whenever the Cisco VCS is taken out of advanced account security mode.

Configuring language settings


The Language page (Maintenance > Language) controls which language is used for text displayed
in the web user interface.

Changing the language


You can configure both the default language and the language to use on an individual browser:
Field

Description

Usage tips

System
The default language used on the
default
web interface.
language

You can select from the set of installed language


packs.

This
browser

This setting applies to the browser currently in


use on the client computer. If you access the
Cisco VCS user interface using a different
browser or a different computer, a different
language setting may be in place.

The language used by the current


browser on the current client
computer. It can be set to use either
the system default language or a
specific alternative language.

Note:
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You can also get to the Language page by clicking on the Language link at the bottom of every
page.

If you upgrade to a later version of Cisco VCS software you may need to install a later version of the
associated language pack to ensure that all text is available in the chosen language.

Installing language packs


You can install new language packs or install an updated version of an existing language pack.
To install a language pack:
1. Click Browse and select the .tlp language pack file you want to upload.
2. Click Install language pack.
The selected language pack is then verified and uploaded, and then made available for selection in the
Language drop-down.
Note that you cannot create your own language packs. Language packs can only be obtained from
Cisco. Refer to your Cisco support representative for information on currently available language
packs.

About login accounts


The Cisco VCS has two types of login account for normal operation:
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Administrator accounts: used to configure the Cisco VCS.

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User accounts: used by individuals in an enterprise to configure their FindMe profile. They can also
be used to enable basic device provisioning for a range of device types, including Movi users, when
the Starter Pack option key is installed.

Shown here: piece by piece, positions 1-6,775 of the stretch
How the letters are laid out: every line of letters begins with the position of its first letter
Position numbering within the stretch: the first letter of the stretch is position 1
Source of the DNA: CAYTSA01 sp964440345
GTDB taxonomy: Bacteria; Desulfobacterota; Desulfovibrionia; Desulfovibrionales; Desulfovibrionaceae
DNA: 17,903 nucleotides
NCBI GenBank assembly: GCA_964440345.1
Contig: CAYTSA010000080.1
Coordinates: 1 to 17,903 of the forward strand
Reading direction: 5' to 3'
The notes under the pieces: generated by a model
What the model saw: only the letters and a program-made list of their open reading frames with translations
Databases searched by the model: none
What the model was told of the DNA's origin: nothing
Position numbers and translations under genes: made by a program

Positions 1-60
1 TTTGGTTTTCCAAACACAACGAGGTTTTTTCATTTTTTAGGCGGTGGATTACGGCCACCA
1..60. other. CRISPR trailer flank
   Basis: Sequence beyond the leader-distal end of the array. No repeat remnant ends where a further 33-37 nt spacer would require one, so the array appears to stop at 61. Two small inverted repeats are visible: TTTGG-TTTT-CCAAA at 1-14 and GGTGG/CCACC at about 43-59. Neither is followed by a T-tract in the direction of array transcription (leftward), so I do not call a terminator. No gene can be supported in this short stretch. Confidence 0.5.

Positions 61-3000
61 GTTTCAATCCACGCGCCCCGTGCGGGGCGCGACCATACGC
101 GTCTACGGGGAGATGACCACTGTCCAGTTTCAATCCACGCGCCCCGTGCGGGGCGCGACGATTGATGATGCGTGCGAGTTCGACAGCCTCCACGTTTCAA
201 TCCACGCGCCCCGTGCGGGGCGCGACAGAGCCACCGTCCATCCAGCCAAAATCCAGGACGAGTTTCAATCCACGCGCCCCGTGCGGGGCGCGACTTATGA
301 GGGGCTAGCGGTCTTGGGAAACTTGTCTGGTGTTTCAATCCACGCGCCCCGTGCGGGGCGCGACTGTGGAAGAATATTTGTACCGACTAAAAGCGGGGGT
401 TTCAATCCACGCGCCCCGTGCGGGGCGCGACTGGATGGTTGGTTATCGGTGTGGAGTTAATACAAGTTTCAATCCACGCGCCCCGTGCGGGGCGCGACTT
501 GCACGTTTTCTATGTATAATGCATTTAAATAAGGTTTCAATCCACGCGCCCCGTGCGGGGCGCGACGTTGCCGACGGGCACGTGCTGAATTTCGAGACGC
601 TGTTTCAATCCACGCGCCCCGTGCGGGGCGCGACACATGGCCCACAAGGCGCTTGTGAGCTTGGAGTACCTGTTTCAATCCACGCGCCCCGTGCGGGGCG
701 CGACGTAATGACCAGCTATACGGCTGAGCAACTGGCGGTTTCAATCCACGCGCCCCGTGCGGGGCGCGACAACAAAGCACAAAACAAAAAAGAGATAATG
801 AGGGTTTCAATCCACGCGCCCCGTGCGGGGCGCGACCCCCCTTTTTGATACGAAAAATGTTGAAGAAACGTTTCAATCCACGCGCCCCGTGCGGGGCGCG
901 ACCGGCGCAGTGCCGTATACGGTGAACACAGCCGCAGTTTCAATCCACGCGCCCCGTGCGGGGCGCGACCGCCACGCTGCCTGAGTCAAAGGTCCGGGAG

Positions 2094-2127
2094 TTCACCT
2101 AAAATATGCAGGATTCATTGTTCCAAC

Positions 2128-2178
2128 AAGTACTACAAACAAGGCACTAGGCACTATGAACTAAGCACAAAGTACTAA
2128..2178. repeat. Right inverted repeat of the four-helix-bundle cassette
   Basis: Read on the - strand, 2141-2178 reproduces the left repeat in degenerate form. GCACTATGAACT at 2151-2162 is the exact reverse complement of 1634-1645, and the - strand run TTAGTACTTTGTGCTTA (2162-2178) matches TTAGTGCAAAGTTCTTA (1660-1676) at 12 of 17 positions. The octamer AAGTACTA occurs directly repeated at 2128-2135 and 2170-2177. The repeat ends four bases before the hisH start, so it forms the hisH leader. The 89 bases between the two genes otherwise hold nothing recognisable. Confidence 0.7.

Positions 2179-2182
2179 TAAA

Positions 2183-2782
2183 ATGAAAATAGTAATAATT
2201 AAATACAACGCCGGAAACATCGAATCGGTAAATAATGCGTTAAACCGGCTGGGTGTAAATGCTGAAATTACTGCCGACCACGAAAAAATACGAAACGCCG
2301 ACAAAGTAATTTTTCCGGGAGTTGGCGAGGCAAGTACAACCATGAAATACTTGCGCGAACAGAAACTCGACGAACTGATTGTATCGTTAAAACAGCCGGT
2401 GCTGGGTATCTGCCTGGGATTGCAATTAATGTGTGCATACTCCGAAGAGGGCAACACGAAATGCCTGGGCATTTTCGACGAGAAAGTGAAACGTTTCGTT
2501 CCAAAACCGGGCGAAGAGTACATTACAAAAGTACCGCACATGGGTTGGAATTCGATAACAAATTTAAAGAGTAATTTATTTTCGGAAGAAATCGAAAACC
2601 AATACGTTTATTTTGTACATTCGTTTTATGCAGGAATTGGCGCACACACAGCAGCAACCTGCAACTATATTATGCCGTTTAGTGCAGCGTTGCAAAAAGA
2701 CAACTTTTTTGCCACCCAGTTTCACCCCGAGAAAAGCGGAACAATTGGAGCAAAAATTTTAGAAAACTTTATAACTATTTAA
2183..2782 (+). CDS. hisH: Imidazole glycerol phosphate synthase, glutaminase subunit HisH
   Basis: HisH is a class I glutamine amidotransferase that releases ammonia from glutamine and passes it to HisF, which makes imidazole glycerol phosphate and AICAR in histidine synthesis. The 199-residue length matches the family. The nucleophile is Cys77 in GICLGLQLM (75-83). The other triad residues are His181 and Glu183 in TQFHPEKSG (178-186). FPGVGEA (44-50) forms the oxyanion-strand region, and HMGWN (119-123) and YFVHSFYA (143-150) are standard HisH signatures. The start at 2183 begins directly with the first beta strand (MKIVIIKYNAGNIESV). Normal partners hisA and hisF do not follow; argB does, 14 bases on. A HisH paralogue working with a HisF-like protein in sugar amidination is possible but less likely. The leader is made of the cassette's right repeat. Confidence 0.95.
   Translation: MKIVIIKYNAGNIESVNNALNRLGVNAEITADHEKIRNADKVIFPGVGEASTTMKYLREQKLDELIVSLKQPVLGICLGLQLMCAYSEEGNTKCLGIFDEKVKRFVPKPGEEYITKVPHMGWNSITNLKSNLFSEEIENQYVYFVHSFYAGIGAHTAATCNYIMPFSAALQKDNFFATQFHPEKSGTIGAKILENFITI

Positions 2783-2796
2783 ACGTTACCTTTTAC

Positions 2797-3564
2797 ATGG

Account authentication
Administrator and user accounts must be authenticated before access is allowed to the Cisco VCS.
The Cisco VCS can authenticate accounts either locally or against a remote directory service, such as
Windows Active Directory, using LDAP. The remote option allows administration groups to be set up
in the directory service for all Cisco VCSs in an enterprise, removing the need to have separate
accounts on each Cisco VCS.
If a remote source is used for either administrator or user account authentication you also need to
configure the Cisco VCS with:
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appropriate LDAP server connection settings (see Account authentication using LDAP)
administrator groups and/or user groups that match the corresponding group names already set up
in the remote directory service to manage administrator and user access to this Cisco VCS (see
Configuring administrator groups and Configuring user groups)

Administrator accounts
Administrator accounts are used to configure the Cisco VCS. The Cisco VCS has a default admin
administrator account with full read-write access and can be used to log in to the Cisco VCS using the
web interface or the CLI.
You can add additional administrator accounts which can only be used to log in through the web
interface.
The default admin account is managed locally and is always accessible, even if remote administrator
account authentication is selected. All passwords and usernames are case sensitive.
See the Configuring administrator accounts section for more information.

User accounts
User accounts are used by individuals in an enterprise to configure the devices and locations on which
they can be contacted through their FindMe ID.
Each user account is accessed using a username and password.
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If local user account authentication is selected, each user account must be created locally by a
Cisco VCS administrator.
If remote user account authentication is selected, a Cisco VCS administrator must set up user
groups to match the corresponding group names in the remote directory service.

Note that if remote user account authentication is selected, only the username and password details
are managed remotely. All other properties of the user account, such as the FindMe ID, devices and
locations are stored in the local Cisco VCS database.
See the Configuring user accounts section for more information about defining user account details
and their associated FindMe devices and locations, and for enabling basic Starter Pack provisioning.
Note: use Cisco TMS if you need to provision a large number of user accounts. See the FindMe
deployment guide [29] for more details on configuring FindMe and user accounts.

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Root accounts
The Cisco VCS provides a root account which can be used to log in to the Cisco VCS operating
system. The root account should not be used in normal operation, and in particular system
configuration should not be conducted using this account. Use the admin account instead.
See the Root account section for more information.
Note: remember to change the passwords for the admin and root accounts from their default values.

Configuring login account authentication


The Login account authentication configuration page (Maintenance > Login accounts >
Configuration) is used to configure where administrator and user account credentials are
authenticated before access is allowed to the Cisco VCS.
The Administrator authentication source and User authentication source options are: